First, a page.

Martin Scorsese, 2013



Jordan Belfort (Leonardo di Caprio) takes a wrong turn.


Jordan Belfort lands in Wall Street at a bad time. Black Monday makes him go back to the bottom, working for a small company in Long Island that is specialized in trading penny stocks. Belfort surrounds himself with a small team that he will train to build  Stratton Oakmont. Cocaine, alcohol, hookers and money, a lot of money. Belfort has turned in some kind of guru. Young traders fight to work for him. They want to be him. FBI agents also getting interested in his success.

He loses everything : his company, his fortune, his trophy wife (Margot Robbie). After a few years in jail, Belfort hosts seminars about selling techniques.


The Wolf of Wall Street is about a perverted system.

Jordan Belfort is an ambitious young man with an incredible potential as a salesman. Mark Hanna (Matthew McConaughey) becomes his mentor. He will teach him everything about Wall Street and how the system works.

The name of the game, moving the money from the client’s pocket to your pocket.

But if you can make your clients money at the same time it’s advantageous to everyone, correct?


To succeed in Wall Street, it seems like you can only rely on yourself and your phone. You can’t take no for an answer. You should only care about your own profit. You have to be a wolf.

Belfort has experienced unemployment before and he didn’t like it.

I’ve been a poor man, and I’ve been a rich man. And I choose rich every fucking time!!

He wants Wall Street. He wants success. Mark Hanna showed him the way. Belfort found a shortcut.

People want to get rich and they want to get rich quickly.

Belfort thrives quickly because people are superficial and lazy by nature. They want to make money fast and without any effort. In this world, it’s better to tell people with self-confidence rather than asking questions. Good for Belfort who is doubtless, especially when it comes to making money. Whatever it takes. His father (Rob Reiner) belonged to a different generation. He is shocked by what’s going on.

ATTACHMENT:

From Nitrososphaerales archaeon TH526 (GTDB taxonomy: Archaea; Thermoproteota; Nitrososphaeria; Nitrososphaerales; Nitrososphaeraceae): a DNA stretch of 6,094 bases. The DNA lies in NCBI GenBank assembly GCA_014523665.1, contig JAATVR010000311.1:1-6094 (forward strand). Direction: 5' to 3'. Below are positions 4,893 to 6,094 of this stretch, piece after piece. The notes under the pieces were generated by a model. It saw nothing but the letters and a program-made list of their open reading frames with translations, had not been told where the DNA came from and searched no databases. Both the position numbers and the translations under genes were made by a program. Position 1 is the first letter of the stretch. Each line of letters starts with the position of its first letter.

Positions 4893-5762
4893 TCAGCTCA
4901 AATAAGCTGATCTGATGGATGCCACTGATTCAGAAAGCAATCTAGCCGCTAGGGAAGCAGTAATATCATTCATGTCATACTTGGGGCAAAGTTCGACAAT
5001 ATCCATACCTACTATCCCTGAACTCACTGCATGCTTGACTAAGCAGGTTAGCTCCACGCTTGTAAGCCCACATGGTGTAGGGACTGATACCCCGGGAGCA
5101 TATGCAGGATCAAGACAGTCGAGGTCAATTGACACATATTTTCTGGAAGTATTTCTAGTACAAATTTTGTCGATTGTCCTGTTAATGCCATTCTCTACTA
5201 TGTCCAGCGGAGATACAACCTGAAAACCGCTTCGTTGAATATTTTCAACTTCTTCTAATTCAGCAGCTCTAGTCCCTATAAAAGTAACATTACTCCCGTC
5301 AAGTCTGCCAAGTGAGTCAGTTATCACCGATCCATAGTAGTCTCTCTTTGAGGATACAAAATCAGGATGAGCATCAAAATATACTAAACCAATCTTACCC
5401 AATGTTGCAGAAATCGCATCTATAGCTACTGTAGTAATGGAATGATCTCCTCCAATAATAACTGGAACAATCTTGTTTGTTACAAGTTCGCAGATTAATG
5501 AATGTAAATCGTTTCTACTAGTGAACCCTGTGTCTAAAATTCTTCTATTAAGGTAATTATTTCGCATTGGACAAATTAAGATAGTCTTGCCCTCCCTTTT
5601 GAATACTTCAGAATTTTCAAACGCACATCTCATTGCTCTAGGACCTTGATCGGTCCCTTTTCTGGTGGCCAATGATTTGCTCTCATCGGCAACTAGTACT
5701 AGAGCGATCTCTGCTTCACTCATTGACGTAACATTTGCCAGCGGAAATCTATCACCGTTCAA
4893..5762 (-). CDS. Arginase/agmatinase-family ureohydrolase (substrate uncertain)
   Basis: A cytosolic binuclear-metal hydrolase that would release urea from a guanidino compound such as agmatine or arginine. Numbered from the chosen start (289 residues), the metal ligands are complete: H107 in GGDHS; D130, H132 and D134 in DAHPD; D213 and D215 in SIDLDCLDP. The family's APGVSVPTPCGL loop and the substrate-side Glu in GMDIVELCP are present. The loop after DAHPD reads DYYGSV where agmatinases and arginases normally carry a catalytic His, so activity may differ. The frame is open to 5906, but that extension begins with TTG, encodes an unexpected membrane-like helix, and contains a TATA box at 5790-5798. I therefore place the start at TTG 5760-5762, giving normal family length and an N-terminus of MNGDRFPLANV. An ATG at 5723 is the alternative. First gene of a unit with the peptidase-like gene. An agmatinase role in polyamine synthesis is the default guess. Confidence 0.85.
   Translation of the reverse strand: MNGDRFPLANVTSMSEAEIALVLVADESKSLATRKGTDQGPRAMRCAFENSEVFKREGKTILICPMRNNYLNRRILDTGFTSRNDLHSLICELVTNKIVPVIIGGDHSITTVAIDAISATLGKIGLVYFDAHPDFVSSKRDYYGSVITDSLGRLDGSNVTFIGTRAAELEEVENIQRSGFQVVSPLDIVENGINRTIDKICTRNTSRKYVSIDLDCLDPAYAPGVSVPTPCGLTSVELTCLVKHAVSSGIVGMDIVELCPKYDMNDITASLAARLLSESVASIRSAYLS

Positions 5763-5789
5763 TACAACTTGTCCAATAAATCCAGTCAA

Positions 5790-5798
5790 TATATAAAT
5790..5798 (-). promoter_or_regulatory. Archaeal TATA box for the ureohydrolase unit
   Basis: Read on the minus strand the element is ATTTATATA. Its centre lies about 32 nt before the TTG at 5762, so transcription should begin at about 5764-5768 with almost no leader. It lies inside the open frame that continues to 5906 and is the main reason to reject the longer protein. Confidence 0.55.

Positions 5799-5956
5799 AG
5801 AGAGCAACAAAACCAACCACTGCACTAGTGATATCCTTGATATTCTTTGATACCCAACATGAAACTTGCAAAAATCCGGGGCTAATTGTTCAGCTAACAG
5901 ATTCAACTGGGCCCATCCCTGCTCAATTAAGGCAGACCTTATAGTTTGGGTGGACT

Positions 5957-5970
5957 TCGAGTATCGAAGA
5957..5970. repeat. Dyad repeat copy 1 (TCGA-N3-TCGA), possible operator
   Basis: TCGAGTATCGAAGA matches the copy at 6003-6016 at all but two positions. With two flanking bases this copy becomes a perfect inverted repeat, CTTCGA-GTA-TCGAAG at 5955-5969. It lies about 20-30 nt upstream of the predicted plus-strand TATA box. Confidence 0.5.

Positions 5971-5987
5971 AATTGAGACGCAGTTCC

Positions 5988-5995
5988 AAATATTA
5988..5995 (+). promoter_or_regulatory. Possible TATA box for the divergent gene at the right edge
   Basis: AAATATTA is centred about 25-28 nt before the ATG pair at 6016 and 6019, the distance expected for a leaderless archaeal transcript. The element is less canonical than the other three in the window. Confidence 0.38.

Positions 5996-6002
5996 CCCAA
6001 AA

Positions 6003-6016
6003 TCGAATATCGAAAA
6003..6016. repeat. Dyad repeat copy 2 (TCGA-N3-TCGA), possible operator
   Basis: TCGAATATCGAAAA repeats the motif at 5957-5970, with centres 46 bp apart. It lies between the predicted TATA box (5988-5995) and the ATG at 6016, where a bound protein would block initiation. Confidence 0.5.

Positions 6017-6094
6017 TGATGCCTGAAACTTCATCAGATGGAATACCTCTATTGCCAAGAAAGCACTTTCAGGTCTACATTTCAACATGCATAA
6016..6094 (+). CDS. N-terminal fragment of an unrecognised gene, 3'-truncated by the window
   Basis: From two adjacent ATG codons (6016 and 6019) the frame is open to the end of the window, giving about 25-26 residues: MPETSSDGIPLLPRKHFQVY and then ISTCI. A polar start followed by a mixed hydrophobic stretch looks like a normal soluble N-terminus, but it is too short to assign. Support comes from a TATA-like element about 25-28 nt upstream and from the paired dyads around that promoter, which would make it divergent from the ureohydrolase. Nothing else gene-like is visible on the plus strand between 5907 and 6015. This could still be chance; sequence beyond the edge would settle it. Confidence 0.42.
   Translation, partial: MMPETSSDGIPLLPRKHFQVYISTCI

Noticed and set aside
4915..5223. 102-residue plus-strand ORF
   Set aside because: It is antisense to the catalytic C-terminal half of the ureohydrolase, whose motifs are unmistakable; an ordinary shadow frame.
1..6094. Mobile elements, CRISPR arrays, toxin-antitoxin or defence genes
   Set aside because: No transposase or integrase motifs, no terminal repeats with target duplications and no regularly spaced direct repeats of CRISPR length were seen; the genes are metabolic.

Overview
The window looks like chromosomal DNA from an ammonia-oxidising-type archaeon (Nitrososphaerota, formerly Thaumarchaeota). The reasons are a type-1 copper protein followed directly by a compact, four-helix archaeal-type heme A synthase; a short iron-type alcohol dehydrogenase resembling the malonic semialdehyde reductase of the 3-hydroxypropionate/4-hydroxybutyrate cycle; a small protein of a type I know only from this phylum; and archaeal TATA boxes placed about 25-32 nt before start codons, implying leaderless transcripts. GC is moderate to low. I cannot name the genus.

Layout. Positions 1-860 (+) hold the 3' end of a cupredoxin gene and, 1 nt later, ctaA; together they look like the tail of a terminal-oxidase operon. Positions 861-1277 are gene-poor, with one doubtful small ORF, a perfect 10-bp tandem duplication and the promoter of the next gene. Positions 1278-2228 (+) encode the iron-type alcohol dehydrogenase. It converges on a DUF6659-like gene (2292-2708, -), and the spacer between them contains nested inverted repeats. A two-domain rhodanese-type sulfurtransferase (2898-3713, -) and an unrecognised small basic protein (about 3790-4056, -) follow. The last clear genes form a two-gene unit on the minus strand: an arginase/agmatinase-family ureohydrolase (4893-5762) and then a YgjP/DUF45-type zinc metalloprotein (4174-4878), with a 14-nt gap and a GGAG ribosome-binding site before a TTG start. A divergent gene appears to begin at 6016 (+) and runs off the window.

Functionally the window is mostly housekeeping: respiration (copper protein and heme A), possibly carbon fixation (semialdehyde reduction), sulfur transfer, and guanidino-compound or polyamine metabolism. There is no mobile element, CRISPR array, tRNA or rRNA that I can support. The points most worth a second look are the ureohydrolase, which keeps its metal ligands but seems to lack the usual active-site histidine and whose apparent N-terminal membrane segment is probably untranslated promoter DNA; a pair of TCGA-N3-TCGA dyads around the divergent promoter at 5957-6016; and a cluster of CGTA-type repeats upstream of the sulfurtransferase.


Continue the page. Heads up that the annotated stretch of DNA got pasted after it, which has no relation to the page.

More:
This is obscene!

He’s an old timer. By then, bankers were boring and making little money. Times have changed. Now Jordan rules. He is addicted to dollar bills, quaaludes and sales.

Gordon Gekko, the Pope of Wall Street, advocated for greed himself. Jordan Belfort, as a perfect product of the system, has no regulation. He illegally makes millions on the IPO of Steve Madden thanks to his friend Donnie Azoff (Jonah Hill). He is a little too greedy. He wants to hide his money in Switzerland. And that, America doesn’t forgive.

Jordan is not evil. He’s great at what he does. He’s very charismatic. He has the ability to make a crowd cheer or cry. He genuinely cares for his employees – as long as they can help him make more money. He actually is a pretty straight up guy. When the FBI proposes him to cut a deal, he just can’t take it.

It’s me taking ‘no’ for an answer… It’s them selling me, not the other way around!

Jordan is just like a kid who likes to party hard. He swallows gold fish and he pees in the swimming pool. The problem is not him. The problem is his parents left him the keys of the Ferrari. The story of Jordan Belfort sounds like the fall of the Roman Empire.

Who’s behind the system? When did it go wrong? What if Jordan Belfort was using his skills for a noble cause?


This publication reflects the views only of the author.


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